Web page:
Johnny Got His Gun is a 1971 anti war film, written and directed by Dalton Trumbo. Based on his novel of the same name, it’s one of the greatest political statements of the 20th century. Trumbo was without a doubt one of the greatest screenwriters of all time.Titles such as Roman Holiday, Spartacus, and 30 Seconds Over Tokyo, are some of his most recognizable works. He’s also one of the more tragic figures in American film history. Blacklisted during the Communist witch hunts of the 1950s, it would take years for him to be given full credit for his body of work.
I’m willing to bet you know of this film, and have seen certain segments of it. For my particular age group, it’s best remembered from the music video One, by Metallica. However, there’s a lot more to this film than just that. This is a story about the horrors of warfare, the absence of God, and the deterioration of the human mind.
The story is of a young soldier, named Joe Bonham. The latest casualty of the great war, his limbs and sight have been taken from him, while serving on the front line. Lying alone in his hospital bed, his mind wanders while his body lies still. Rather than rely on a traditional narrative, Trumbo tells the story using 3 different techniques: reality, dream, and flashback.
The reality of war hits the home front. Confined inside a small hospital bed, lies Joe, completely isolated from the world around him. These scenes are filmed in stark black and white. Trumbo lets the viewer gaze into a confined personal Hell. I’ve stated in previous reviews, that keeping a scene in a confined space, does wonders for building atmosphere. Here, it’s done perfectly. Just as Joe is confined to his bed, the viewer in confined to the screen. Hope and optimism, much like color, are conspicuously absent.
Joe’s mind wanders through a drug induced state. While this occurs, we’re introduced to a new theme: the absence of God. This is established by his encounters with Christ, played by Donald Sutherland. The first encounter is a game of blackjack with Joe, Christ and other dead soldiers. They openly discuss the means by witch their mortality will end, and Christ reassures them he will be there with them. The second encounter Joe has, takes place at a carpentry shed. While he discusses the futility of his situation in the hospital, Christ essentially abandons him, and his ordeal. These sequences are filmed in bright colors, to contrast with the scenes in the hospital room.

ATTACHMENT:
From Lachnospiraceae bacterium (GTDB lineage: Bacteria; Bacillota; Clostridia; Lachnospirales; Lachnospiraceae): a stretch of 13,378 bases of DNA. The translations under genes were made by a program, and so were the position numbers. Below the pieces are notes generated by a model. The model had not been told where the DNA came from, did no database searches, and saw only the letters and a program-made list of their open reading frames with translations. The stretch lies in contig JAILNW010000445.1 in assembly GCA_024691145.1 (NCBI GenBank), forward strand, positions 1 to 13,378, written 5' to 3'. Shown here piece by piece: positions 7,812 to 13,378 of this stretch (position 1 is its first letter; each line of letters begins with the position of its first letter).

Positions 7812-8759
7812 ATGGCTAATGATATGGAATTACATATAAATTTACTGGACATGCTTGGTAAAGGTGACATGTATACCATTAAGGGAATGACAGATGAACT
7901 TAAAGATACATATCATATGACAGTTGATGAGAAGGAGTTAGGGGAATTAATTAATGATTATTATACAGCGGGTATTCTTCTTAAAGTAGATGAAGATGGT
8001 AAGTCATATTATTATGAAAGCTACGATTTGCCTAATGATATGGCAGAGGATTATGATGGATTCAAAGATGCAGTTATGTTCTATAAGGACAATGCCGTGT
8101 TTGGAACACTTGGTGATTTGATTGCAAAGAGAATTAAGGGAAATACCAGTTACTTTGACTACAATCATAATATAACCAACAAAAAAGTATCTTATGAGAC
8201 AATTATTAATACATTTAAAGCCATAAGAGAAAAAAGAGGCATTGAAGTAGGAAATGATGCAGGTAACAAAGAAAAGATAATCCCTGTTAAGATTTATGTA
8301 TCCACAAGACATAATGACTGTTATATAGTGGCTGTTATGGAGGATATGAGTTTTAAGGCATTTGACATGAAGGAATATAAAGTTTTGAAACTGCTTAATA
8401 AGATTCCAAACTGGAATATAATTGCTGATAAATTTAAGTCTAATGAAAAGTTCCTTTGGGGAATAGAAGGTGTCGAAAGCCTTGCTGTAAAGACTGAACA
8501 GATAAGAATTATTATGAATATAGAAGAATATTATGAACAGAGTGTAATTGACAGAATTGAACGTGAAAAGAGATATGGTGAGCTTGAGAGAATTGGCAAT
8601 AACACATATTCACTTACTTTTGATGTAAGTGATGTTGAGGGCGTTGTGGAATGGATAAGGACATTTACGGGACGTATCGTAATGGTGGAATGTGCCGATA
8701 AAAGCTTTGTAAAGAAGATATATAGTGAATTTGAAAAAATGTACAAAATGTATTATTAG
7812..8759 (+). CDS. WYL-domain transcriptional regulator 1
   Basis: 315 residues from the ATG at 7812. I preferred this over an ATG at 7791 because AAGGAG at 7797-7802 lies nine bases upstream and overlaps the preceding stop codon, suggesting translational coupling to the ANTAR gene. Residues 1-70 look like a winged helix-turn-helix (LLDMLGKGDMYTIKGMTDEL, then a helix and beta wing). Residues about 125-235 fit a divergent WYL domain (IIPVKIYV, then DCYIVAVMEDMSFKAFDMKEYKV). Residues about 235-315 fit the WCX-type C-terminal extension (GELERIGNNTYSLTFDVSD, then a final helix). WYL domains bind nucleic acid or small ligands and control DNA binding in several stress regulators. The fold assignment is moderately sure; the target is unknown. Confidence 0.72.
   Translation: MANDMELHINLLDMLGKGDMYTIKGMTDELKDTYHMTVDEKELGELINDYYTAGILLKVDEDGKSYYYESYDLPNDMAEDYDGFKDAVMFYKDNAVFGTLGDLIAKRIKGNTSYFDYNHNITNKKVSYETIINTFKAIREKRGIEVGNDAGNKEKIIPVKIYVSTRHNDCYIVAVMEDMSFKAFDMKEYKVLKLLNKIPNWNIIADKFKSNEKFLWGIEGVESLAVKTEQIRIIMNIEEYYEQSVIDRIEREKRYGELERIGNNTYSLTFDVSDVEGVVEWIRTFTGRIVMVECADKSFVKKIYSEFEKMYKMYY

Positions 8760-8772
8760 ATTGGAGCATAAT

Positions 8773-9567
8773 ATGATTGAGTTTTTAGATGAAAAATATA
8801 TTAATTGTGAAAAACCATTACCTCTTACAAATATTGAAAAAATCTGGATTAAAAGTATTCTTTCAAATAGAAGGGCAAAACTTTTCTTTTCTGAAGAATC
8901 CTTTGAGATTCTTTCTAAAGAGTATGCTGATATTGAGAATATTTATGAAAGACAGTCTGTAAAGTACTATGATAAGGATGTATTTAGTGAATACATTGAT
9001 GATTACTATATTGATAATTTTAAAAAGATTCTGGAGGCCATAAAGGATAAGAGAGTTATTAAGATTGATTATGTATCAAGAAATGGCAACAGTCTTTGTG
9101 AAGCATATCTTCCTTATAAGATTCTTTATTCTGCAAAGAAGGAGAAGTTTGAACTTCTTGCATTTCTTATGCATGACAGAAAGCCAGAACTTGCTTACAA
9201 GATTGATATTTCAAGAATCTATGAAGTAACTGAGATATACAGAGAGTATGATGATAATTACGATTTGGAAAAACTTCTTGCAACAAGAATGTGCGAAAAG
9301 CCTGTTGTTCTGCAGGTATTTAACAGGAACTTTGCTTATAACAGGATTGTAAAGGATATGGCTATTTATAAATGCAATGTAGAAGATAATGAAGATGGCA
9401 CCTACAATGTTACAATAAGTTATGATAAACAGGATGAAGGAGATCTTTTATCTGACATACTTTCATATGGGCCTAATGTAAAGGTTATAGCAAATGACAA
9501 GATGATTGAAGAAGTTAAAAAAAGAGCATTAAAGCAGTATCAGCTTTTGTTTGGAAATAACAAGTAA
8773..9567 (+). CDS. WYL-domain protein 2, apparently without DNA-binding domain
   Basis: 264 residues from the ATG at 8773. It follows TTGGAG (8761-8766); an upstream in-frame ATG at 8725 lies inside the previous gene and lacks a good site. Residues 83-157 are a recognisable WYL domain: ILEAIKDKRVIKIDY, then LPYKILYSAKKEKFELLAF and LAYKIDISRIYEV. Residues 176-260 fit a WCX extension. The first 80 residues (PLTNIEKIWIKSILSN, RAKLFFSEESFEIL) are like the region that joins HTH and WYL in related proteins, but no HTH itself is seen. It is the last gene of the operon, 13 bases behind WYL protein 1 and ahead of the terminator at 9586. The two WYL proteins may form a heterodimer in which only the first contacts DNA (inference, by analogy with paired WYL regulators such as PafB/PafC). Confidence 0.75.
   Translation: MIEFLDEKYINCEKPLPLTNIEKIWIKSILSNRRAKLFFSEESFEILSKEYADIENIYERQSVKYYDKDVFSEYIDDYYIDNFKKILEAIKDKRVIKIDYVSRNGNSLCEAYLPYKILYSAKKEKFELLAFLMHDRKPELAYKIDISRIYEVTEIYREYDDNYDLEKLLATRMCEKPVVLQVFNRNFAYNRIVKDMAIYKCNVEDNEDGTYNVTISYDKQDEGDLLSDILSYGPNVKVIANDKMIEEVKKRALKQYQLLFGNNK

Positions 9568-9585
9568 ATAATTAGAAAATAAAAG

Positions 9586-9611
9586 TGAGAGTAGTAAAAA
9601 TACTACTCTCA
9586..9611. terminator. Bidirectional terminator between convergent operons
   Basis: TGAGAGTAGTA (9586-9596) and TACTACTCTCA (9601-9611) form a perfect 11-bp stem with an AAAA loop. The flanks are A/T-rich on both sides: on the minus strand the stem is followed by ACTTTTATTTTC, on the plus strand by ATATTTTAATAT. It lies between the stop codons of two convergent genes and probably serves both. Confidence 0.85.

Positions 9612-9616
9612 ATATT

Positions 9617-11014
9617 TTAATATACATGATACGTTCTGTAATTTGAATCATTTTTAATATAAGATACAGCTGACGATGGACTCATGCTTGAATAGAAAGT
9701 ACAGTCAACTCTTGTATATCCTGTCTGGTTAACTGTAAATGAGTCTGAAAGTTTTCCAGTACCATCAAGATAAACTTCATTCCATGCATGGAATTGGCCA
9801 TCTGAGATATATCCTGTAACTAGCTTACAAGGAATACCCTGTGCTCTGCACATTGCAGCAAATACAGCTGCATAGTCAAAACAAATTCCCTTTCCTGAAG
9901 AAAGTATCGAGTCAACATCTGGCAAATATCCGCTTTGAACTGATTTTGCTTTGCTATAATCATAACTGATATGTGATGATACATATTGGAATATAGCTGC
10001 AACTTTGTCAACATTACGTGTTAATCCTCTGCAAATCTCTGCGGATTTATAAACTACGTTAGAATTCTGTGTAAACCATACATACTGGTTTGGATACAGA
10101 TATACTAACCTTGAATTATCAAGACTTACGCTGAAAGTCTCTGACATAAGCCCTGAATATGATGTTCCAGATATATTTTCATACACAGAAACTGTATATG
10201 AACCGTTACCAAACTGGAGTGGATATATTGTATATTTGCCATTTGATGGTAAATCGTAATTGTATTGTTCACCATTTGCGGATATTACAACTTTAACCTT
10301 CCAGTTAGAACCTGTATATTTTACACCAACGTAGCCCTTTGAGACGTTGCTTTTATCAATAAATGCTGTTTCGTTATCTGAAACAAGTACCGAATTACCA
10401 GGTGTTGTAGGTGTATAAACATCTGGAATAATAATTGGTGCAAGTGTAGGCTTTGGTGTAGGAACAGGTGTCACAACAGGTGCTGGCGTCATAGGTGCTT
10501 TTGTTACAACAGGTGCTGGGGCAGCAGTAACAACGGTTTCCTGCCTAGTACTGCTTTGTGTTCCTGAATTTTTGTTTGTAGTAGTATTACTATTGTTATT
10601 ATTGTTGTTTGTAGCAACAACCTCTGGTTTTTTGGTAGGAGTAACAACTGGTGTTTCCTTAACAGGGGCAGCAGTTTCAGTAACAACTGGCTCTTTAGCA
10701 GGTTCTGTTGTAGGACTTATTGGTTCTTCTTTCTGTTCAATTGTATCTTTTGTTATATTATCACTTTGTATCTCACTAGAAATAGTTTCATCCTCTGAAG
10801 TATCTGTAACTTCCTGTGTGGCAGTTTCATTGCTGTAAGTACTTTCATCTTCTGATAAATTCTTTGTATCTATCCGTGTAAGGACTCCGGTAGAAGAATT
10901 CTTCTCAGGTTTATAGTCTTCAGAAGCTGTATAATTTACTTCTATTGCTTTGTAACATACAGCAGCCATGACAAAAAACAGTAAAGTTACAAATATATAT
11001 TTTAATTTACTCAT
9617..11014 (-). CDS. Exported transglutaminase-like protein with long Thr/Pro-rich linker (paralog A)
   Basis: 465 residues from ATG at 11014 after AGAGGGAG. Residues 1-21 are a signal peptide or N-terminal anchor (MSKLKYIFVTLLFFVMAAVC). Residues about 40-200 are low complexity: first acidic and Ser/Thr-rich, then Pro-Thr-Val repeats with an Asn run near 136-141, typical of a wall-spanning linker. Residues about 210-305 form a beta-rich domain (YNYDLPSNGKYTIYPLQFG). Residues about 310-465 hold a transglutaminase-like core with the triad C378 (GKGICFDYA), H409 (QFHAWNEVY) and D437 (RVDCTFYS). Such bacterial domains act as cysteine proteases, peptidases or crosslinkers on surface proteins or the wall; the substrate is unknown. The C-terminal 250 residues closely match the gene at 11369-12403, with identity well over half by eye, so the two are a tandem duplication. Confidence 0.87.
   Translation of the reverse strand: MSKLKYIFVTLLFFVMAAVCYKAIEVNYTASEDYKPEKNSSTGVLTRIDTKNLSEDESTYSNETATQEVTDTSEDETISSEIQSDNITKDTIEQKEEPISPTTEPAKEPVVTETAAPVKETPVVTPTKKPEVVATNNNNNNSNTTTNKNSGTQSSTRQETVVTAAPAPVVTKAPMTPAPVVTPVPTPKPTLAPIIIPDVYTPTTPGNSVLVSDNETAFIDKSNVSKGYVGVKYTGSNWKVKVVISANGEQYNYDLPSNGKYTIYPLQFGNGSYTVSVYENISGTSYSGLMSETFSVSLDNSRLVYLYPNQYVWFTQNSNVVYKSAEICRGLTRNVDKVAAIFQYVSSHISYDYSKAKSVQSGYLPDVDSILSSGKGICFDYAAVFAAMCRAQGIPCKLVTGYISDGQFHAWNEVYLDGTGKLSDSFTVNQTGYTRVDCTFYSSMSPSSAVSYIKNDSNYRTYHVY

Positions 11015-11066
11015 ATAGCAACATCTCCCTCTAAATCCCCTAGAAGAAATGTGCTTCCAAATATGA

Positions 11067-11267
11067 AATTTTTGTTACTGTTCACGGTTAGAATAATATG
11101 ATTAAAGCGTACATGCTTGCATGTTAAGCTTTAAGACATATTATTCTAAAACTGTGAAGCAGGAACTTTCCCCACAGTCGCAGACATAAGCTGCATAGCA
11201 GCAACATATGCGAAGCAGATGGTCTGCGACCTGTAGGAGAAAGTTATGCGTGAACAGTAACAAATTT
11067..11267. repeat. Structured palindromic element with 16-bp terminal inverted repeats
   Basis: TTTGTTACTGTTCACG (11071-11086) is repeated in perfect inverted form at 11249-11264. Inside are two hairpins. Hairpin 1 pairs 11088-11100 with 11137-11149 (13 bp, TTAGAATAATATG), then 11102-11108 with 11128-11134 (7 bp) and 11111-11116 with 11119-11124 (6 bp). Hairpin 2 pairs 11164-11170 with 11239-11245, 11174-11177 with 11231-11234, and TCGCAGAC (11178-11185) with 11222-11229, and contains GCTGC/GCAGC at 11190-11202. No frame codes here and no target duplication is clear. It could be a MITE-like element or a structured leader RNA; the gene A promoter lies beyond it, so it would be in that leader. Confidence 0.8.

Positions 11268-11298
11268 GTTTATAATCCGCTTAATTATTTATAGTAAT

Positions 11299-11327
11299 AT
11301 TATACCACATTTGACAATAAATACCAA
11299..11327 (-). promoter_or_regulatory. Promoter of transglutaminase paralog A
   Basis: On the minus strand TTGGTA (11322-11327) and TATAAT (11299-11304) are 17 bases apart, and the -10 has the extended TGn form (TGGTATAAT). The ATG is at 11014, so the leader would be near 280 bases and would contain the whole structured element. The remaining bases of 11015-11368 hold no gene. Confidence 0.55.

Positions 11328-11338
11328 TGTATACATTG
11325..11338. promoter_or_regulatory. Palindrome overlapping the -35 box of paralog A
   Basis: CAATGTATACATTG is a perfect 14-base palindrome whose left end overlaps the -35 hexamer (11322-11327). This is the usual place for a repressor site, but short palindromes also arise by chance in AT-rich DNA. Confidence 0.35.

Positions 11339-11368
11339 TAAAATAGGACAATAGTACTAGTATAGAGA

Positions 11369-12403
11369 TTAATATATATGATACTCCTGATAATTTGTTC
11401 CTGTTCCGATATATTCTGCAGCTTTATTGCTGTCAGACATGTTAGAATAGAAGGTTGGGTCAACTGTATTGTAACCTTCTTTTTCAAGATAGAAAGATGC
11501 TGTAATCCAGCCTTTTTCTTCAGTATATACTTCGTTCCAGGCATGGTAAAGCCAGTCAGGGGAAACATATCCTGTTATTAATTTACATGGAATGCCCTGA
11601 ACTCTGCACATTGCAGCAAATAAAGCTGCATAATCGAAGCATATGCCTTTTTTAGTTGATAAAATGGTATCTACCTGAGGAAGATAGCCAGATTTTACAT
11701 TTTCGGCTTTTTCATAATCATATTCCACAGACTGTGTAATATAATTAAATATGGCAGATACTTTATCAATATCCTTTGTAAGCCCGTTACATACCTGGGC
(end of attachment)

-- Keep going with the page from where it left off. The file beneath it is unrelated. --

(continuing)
Another time, another place, one which we would rather be. A common feeling the average person has, quite often. We’ve been shown Joe’s current state, and we’ve been shown where his mind travels to. It’s his flashbacks however, that bring the previous two elements to the forefront of the viewer. Wether it’s a memory of a love he’ll never see again, or the time he spent with his father, the past brings the current situation to life. These are filmed with a earth tone color cinematography, very different from the dream sequences. The flashbacks do a really good job at explaining the events leading up to the present. They also remind both Joe, as well as the viewer, that happiness is all but a memory.
Johnny Got His Gun remains one of the darkest films of all time, and still retains its powerful message. It’s some of the best work from one of America’s greatest writers. In this story, the carnage of the battlefield pales in comparison to the suffering of an individual. It touches on the human experience, and the inhumanity of war.